HARTFORD, CT — The state budget is expected to end the year in the red by about $192.7 million. That’s lower than the deficit was a month ago, but still enough to require some help from lawmakers to bring it into balance
Gov. Dannel P. Malloy’s administration has only so much power to control the budget and has been doing its best to hold the line on spending. It reduced the deficit by about $15 million since the end of last year — without the help of the legislature.
For those who may need a refresher, here’s what happened with the budget:
On Dec. 1, 2017, just two months after the legislature passed a budget, state Comptroller Kevin Lembo certified a $207.8 million deficit that triggered the need for Malloy to come up with a deficit mitigation plan. He did. On Dec. 13, 2017, Malloy offered lawmakers a plan to erase the red ink.
Since then, Legislative leadership hasn’t taken any definitive steps related to the deficit.
“I asked the legislature months ago to adjust the budget to reflect the current fiscal reality, which they didn’t do,” Malloy said.
Last year, the legislature negotiated a two-year, bipartisan budget without Malloy. The governor signed the budget on Oct. 31, 2017, and almost immediately it fell out of balance.
Malloy said he’s left with little hope that the legislature will deliver a deficit mitigation plan.
He said the “grand coalition seems to be fraying and I think that’s what gives rise to the inability to respond to the budget being out of balance.”
Legislative leaders say the budget will be taken care of before they adjourn on May 9. However, because Connecticut adopts a two-year budget, there’s actually no requirement for them to balance the second year of the budget. That means they can adjourn with a deficit on the books.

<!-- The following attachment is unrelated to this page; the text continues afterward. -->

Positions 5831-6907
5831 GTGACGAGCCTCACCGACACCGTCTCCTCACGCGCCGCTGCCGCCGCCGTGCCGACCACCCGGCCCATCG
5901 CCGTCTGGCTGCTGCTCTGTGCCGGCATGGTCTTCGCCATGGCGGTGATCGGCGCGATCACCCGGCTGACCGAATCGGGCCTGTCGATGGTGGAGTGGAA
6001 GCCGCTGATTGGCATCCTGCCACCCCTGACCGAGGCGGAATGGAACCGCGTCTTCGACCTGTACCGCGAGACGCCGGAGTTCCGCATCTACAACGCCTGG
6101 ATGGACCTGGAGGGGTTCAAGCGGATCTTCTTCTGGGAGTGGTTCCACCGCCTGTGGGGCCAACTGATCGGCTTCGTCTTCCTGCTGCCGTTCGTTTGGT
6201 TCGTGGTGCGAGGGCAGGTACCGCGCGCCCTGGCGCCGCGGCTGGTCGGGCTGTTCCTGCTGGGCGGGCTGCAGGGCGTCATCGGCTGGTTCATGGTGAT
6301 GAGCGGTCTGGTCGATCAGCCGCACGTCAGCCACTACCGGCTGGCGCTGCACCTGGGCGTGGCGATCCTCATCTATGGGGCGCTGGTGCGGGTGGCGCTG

The governor said he thinks the legislature should rebalance the budget.
“Could they have done it four months ago? The answer is yes,” Malloy said.
Legislative leaders maintain that they have plans to get together and discuss potential next steps forward.
“The small deficit has stabilized, and actually has shrunk a bit, in recent months, so that is some good news,” House Speaker Joe Aresimowicz said. “We continue to talk on a bipartisan basis on how to keep the current budget in balance as well as what adjustments are needed for the biennium.”
House Minority Leader Themis Klarides, R-Derby, said all four caucuses plan to meet at the end of the week to discuss their feelings about the budget.
There are some who feel they should wait until they get the April revenue numbers, just in case they come in better than expected, to make decisions about erasing the deficit.
Senate Republican President Len Fasano, R-North Haven, said he would prefer to do a deficit mitigation plan sooner rather than later.
“I’m of the view we need to do one. I do not know what other views are,” Fasano said.
He said no matter what happens they need to take care of this year’s deficit and ideally next year’s deficit. He said there’s been no commitment thus far to deal with the deficit in fiscal year 2019.
“There’s only one other time we didn’t fix the following year’s budget,” Fasano said.
He said there are plans to meet Friday to discuss the deficit.